According to Smith, cannabis-related firms often rely on private loans or personal funds to get started.

“The issue is that many small enterprises and entrepreneurs don’t have access to private funding,” he said. “Especially underserved communities of color and other marginalized groups.”

Connecticut has taken efforts to guarantee that areas most affected by the drug war are represented in the new adult-use program, such as mandating half of licensees to be “social equity applicants” and developing a mentoring and collaboration program between social equity and other licensees.

The state also intends to create a lending fund for social equity applicants.

This does not include cannabis-related firms that do not sell or grow marijuana, such as Capitani’s.

Normal company expenditures like as marketing, payroll, and security costs are also not tax deductible under the federal tax rules for marijuana enterprises. However, according to the Internal Revenue Service’s website, the cost of products may be deducted.

Cannabis-related firms are also out of the running for government loans and other programs offered by the Small Business Administration as a result of the regulation.

“It’s like we’re in the current prohibition age,” he said. “We’re not seeing SWAT squads breaking down doors of state-licensed cannabis companies, but there are all these ramifications that federal law has on the market that make it pretty scary to enter into cannabis,” says the author.

Even basic services like Intuit Quickbooks are often unavailable to cannabis firms, said to Smith. Marijuana enterprises are listed on the website of the accounting software as forbidden business kinds.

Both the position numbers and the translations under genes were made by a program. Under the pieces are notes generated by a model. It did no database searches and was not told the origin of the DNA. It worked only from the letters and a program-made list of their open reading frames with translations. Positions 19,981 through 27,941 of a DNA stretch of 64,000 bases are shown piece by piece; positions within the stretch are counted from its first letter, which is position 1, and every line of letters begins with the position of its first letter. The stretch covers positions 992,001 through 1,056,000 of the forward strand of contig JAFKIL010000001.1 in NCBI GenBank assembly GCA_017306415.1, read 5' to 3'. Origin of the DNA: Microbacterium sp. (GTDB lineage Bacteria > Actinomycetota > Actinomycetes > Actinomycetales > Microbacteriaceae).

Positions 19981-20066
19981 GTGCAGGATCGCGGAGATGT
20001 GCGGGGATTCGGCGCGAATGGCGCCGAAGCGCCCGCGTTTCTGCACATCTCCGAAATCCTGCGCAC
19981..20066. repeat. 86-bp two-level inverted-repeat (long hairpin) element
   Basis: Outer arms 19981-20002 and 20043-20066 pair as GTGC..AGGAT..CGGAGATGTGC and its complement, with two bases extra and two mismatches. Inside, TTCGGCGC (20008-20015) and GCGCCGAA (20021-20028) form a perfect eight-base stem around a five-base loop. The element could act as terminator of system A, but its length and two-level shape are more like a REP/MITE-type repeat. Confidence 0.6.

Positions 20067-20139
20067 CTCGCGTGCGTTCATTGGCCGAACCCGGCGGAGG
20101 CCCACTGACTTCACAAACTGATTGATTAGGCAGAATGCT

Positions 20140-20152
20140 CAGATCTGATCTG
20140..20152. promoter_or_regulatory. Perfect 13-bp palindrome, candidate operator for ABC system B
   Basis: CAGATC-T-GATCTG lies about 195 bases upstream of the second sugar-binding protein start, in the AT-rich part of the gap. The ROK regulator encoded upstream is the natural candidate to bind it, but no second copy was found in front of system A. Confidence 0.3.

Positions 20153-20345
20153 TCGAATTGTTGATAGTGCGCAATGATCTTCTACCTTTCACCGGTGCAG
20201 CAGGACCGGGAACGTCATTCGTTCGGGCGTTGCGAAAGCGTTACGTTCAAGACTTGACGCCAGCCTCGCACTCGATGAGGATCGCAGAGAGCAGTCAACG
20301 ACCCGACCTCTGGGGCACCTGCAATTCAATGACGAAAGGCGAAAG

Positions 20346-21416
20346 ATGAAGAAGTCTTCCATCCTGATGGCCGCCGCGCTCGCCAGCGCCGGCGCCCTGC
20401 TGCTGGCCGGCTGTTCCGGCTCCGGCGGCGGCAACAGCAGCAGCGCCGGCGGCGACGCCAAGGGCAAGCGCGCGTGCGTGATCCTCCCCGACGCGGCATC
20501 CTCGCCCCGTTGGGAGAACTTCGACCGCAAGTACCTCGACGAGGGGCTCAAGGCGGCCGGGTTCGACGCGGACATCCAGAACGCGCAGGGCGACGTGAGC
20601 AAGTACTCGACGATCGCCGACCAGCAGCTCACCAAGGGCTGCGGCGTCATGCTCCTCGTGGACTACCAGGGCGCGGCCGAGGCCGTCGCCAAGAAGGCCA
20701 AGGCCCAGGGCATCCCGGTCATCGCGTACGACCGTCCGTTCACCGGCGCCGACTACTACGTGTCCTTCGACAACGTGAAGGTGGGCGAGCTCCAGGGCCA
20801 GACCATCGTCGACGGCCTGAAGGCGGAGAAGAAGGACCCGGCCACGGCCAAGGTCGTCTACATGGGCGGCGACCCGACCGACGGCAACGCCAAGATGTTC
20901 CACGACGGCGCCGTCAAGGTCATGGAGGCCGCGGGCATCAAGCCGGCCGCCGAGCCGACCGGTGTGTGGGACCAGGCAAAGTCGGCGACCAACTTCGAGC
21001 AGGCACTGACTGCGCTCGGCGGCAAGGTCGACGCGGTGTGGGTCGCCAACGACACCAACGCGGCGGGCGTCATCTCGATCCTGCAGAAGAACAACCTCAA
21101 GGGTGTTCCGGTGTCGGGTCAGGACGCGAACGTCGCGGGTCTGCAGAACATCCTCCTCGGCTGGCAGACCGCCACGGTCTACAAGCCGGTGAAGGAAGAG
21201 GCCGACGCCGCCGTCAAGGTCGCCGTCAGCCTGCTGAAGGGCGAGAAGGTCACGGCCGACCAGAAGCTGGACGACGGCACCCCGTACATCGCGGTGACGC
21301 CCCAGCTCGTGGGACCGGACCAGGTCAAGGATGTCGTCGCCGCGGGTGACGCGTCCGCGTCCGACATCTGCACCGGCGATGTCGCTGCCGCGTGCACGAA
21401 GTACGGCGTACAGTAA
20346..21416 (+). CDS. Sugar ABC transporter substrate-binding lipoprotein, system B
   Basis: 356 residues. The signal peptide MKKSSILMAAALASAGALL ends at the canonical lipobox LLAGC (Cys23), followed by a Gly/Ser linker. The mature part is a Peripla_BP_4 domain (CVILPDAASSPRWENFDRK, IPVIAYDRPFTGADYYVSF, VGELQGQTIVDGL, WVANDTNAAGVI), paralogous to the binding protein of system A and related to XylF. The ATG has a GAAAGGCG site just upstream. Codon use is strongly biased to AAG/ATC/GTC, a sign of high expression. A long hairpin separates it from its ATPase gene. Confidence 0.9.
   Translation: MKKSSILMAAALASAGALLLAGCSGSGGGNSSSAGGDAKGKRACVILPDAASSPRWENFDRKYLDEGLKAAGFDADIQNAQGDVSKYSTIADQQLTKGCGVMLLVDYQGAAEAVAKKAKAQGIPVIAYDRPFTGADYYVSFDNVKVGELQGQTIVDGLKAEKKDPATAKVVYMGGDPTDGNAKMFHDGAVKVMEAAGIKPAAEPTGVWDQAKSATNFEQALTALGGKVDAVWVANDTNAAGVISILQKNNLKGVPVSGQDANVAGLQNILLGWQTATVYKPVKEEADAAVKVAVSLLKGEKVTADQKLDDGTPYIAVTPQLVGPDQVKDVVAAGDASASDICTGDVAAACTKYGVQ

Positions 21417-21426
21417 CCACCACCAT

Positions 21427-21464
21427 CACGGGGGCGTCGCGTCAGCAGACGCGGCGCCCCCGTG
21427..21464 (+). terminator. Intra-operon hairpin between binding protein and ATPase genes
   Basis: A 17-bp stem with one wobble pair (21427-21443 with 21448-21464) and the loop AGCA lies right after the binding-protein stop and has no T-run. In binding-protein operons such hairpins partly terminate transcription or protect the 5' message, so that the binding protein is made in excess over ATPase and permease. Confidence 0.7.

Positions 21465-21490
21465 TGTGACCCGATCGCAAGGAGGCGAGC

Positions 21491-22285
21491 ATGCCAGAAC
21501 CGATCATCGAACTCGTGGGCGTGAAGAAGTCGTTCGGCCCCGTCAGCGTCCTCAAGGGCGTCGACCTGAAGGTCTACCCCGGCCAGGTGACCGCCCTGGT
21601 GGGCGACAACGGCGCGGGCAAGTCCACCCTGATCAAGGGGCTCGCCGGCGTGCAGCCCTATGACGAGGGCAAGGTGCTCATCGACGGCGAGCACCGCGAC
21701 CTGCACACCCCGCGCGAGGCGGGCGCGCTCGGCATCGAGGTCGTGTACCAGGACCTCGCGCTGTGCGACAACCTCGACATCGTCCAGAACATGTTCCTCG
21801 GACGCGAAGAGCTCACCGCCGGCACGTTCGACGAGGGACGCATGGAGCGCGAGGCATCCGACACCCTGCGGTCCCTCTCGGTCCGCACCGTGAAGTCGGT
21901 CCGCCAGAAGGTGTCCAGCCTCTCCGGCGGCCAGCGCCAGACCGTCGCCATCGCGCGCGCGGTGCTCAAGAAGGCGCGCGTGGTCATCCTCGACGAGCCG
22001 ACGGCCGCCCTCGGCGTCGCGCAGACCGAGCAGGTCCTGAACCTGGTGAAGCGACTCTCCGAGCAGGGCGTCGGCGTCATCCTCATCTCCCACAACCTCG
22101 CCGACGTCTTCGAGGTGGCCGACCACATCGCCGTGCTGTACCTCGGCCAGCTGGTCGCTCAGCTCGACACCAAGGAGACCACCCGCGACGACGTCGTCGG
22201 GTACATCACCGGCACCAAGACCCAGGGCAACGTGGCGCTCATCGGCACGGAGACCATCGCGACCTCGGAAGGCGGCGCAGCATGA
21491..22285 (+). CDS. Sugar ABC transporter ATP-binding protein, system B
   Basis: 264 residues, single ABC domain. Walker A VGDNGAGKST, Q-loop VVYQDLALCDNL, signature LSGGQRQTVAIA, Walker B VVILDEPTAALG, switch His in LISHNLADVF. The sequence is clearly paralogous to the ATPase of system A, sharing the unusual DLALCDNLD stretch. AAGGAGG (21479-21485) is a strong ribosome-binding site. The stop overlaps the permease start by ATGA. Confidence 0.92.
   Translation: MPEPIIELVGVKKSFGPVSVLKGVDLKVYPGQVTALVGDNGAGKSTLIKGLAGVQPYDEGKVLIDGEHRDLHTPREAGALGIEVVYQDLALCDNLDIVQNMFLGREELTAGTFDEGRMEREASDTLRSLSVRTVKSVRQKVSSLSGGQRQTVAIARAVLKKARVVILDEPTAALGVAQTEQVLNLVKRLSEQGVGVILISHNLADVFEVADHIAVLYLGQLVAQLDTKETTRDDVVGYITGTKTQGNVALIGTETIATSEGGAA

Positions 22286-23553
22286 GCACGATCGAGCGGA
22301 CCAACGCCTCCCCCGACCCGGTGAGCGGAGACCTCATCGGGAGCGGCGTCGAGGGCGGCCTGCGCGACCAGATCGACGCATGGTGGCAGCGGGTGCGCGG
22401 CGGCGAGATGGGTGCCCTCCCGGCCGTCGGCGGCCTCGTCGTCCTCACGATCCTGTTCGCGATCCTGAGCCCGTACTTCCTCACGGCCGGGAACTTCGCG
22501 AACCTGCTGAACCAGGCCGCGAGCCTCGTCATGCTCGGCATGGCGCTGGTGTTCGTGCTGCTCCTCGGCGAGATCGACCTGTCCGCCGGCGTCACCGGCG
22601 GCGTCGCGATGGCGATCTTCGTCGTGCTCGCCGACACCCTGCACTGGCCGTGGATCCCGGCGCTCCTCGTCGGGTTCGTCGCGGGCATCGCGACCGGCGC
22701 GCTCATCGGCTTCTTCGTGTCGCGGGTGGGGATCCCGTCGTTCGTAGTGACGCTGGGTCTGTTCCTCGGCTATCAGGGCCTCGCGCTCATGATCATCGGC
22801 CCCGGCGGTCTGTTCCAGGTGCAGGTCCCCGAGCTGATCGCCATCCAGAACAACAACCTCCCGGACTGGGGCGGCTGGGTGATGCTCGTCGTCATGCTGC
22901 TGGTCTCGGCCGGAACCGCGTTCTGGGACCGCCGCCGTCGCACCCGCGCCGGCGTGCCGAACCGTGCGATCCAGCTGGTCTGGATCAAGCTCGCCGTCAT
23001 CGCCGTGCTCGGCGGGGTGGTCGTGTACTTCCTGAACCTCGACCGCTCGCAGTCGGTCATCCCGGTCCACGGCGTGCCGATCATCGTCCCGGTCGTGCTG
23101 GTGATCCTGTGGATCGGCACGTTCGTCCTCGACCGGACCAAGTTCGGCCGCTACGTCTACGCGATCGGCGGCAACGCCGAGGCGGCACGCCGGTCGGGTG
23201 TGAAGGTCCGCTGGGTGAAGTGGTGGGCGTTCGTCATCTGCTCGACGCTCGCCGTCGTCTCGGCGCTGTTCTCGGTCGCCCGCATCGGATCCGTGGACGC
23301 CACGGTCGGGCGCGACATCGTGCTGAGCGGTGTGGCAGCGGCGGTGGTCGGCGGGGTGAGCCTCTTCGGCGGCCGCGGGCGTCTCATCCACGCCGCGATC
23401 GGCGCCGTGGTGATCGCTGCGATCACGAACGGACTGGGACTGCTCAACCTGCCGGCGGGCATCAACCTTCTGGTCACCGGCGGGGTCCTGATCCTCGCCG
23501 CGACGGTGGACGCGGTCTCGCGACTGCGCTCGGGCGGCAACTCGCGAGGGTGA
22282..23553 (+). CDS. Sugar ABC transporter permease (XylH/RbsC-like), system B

Janna Champagne, a founding member of the Cannabis Nurses Network, has spent years working in the cannabis industry. She currently runs Integrated Holistic Care, which provides medical marijuana and CBD-related health counseling and education.

In 2014, Champagne became a patient and advocate. She specializes in the treatment of autism using cannabis.

While she believes the stigma and hurdles have lessened since she began her medical marijuana journey, she believes it is still tough for individuals to get started. She’s worked in a number of capacities in Oregon, and she was refused 501 C-3 registration in 2018 because her employment included cannabis, she claimed.

According to her, the foundation would have granted scholarships to patients who couldn’t afford cannabis education classes.

“The hurdles to beginning a company are improving in baby stages, and sometimes it’s one step forward and two steps back,” she added.

Small enterprises, like as Capitani’s planned outfit, are disproportionately hit by “government stigma,” as Champagne puts it.

Capitani hopes to spend the next three weeks developing her business strategy after being rejected from the mentoring program. She’s also phoning lawyers to advise her through the problems she could encounter, which is something she thought the SCORE program might help with.

“It’s simply upsetting that there is an entity within the system, inside our state, that could assist me but will not,” she added.